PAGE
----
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Nerves, Church, and Set Theory

Everything exists along continuums, axes and in sets within sets. Weather is the immediate day to day results of overall climate. Norms develop within families within cultures which today, develop within a larger multi-cultural set of cultures. How we as individuals interpret our own experience develops according to how we’ve been enculturated to think about or not think about things.

There is still much in the news about assisting victims abused by clerics, coaches, media moguls and sports physicians. Some victims don’t come forward until years later and there are probably as many reasons for that as there are victims. I’ve lived most of my life with memory loss, traumatic memory loss, that I did not know I’d suffered because when you don’t remember something, you don’t realize you’re not remembering something. This frustrates people who might be trying to help you (or confront you) and renders you vulnerable in many ways. Religiously rooted gender-bias caused what happened to me and that includes physical injury to my brain.

I started experiencing disconnected, frightening flashes in my forties, however, it would be years before my consciousness was flooded by memories that made some sense. I cannot know for sure, but I may have been improving my own brain function through post-concussion eye movement therapy I practiced at home after being knocked out in 2009. Prior to that, I had taken up skating. I practiced yoga and still do.

Most western religions teach mind over matter beliefs about the body. Evidence suggests that we feel our way through life via neuroception and our senses. One theory suggests that the information our senses take in is then processed by the three-part system of the vagus or tenth cranial nerve. The vagal system includes the autonomic nervous system which controls digestion, respiration and heart rate; the active, ventral vagal system whose myelinated branches provide quick fight or flight response; and the passive dorsal vagal system whose unmyelinated nerves slowly shut down activity to conserve energy during life threatening events. In recent years, much is being written about how awareness of polyvagal function can assist trauma victims in meeting emotional triggers with good coping skills. While PTSD is most often associated with overreaction to perceived threats, some traumatized people freeze or dissociate.

Sexual assault and the shame that often follows can lead to freeze responses that hamper memory formation. Normally, the brain can encode 7 to 50 bits per second of explicit of conscious information while at the same time filing 11 million bits per second of implicit information into the subconscious. If a helpless child starts to freeze from fear, that child’s brain is probably still filing away 11 million bits per second of trauma related information. Therapists have told me that victims remember things when they can handle things; my experience is that having the language to understanding past events is key. Some victims tell their stories and are not believed or believed and silenced. Life goes on in school, at work, on the playing field (or the battlefield,) with the brain still consciously taking in new current information while dragging around lots of stored away “felt sense” information that has not been consciously thought through or gotten through.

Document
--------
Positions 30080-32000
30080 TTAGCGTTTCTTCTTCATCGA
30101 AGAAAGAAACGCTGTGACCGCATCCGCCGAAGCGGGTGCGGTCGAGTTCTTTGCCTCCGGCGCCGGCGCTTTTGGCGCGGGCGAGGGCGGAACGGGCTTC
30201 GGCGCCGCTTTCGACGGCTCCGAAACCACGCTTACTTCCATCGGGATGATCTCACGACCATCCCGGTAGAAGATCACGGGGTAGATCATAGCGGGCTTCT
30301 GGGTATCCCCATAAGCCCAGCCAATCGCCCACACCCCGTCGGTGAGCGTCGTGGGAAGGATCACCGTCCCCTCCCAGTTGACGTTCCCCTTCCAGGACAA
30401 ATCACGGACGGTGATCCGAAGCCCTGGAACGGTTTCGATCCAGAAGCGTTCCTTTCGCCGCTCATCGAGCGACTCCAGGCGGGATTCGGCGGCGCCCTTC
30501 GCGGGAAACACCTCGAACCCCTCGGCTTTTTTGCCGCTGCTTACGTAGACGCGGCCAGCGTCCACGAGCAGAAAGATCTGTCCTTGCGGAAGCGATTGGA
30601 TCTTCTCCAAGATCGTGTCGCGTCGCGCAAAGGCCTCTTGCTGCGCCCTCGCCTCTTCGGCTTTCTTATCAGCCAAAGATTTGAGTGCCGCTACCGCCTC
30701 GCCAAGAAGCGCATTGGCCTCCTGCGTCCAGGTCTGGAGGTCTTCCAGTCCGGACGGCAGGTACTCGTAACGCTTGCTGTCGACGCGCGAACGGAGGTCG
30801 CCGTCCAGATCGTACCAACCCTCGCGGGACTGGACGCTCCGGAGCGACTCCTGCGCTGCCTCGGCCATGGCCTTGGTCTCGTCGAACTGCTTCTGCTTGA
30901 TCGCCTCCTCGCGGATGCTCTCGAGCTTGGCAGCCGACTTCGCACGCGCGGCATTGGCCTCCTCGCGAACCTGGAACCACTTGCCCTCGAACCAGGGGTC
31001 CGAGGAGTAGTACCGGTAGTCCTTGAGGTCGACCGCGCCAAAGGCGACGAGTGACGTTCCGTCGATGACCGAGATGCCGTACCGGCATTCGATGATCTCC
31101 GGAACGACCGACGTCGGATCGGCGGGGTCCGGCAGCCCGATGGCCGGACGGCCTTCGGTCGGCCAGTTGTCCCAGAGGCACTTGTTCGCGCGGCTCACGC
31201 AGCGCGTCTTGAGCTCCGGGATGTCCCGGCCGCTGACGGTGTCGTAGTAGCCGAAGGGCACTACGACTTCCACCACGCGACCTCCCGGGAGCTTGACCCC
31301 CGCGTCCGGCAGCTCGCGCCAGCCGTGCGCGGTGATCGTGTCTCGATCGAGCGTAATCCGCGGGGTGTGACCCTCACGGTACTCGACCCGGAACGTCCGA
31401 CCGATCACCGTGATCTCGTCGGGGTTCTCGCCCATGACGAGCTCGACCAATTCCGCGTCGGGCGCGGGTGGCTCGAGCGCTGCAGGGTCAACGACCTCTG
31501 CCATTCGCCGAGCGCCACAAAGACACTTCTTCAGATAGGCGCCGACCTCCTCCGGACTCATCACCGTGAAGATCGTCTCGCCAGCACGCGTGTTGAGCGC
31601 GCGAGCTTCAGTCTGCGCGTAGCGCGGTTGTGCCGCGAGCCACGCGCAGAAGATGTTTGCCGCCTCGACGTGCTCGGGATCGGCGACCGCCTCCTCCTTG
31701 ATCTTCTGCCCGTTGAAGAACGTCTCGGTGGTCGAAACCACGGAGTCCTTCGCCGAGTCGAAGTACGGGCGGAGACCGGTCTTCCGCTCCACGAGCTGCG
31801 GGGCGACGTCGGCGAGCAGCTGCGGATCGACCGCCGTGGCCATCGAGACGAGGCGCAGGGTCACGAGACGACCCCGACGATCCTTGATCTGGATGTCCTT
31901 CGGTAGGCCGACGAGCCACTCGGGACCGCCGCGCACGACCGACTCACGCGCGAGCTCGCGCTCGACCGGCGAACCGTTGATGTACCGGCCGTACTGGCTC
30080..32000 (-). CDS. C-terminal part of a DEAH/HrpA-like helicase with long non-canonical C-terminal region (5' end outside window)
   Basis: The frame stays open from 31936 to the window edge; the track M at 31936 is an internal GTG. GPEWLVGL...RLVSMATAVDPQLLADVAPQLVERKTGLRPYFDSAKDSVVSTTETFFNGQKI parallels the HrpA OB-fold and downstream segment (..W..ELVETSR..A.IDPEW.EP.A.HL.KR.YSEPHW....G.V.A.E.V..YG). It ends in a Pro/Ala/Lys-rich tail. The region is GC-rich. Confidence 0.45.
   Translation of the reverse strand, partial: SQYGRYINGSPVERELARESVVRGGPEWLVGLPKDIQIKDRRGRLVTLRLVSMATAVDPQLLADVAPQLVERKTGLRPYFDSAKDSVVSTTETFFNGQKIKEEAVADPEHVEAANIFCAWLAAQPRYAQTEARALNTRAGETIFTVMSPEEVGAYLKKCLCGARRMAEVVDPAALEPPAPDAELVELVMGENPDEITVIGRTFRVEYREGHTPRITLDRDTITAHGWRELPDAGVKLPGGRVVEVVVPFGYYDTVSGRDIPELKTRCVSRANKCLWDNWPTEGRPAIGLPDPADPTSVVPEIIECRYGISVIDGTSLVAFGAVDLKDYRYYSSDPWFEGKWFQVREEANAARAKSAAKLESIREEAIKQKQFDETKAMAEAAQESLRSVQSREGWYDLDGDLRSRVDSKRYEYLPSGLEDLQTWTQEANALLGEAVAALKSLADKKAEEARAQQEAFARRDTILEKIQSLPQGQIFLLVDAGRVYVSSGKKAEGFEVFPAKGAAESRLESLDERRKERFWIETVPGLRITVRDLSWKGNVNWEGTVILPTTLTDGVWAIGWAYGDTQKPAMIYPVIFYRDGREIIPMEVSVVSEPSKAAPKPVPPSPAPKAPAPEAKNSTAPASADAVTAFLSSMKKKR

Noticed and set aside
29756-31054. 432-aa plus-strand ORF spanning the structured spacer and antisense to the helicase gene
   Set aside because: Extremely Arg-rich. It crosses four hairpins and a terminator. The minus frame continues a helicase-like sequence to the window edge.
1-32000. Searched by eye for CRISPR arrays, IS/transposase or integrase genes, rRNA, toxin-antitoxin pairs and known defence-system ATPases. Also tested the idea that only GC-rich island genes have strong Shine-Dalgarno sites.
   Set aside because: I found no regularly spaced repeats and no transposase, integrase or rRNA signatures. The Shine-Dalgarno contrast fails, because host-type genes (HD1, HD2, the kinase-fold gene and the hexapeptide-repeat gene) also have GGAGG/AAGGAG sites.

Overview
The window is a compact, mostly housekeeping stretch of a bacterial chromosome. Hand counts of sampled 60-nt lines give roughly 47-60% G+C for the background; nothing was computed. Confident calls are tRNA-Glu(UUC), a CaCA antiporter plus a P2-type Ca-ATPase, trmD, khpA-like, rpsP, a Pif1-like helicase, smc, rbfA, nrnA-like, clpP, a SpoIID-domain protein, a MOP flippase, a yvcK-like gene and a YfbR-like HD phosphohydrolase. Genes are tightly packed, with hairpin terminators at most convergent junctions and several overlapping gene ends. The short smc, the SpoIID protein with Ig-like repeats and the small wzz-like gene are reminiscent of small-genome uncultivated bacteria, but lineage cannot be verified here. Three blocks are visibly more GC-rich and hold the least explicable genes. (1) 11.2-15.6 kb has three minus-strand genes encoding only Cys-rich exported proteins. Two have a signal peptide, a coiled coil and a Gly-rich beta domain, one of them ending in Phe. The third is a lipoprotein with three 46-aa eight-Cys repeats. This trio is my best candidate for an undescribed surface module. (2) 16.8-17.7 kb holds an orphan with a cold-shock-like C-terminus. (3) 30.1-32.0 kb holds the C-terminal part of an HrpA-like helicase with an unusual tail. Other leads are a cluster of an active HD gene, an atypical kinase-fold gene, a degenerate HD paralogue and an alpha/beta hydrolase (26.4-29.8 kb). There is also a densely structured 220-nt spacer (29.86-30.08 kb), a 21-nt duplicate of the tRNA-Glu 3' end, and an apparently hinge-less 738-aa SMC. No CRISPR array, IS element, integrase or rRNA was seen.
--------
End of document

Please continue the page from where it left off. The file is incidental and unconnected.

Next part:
I believe it is good news that traumas not often spoken about are finding their way into the news. Showtime is now running “Spotlight,” the 2015 Academy Award winning film about The Boston Globe’s 2001 investigation and 2002 expose of the Archdiocese of Boston’s coverup of clerical abuse there. “Spotlight” shows how people wishing to protect the church’s reputation failed to acknowledge the damage done to victims. While clerical abuse has a long, known history, I’ve read that some conservative factions in the church today want to lay the scandal at the feet of 1960’s sexual revolution and the LGBTQ rights movement. Many allegations of priests abusing children involved boys. Nonetheless, gender norms and teachings in most conservative churches weigh heavily on girls.

I believe that learning, understanding, and sharing information about the neurochemical basis of all emotions can help everyone keep themselves safer in relationships and in a world where predators work at appearing safe.

Lifetime Network’s recently aired documentary series “Surviving R. Kelly,” gives voice to many of Kelly’s accusers, victims’ families, therapists, and public figures critical of Kelly. The series interviews victims who started out as fans and with whom Kelly sometimes established rapport by revealing that he had been sexually abused as a child and, therefore, related to vulnerable feelings the women might have. In cases, Kelly appeared to be a benevolent mentor until his interest in his protégés came to include demanding sexual submission and complete obedience. R. Kelly’s home, studio and hotel suites were organized like penitential facilities in which Kelly isolated, humiliated and denied food to women who displeased him. “Surviving R. Kelly” features several therapists who discuss how and why victims stay in abusive situations.

(Syracuse’s Vera House website provides good information on avoiding abuse.)

“Surviving R. Kelly” and “Spotlight” are both painful to watch. But, bringing unexamined trauma into the light of consciousness might be the only way for injured people to heal. At times we are all quick to judge what we don’t want to understand. It seems that sometimes, the universe is knocking at our doors.

Debra Merryweather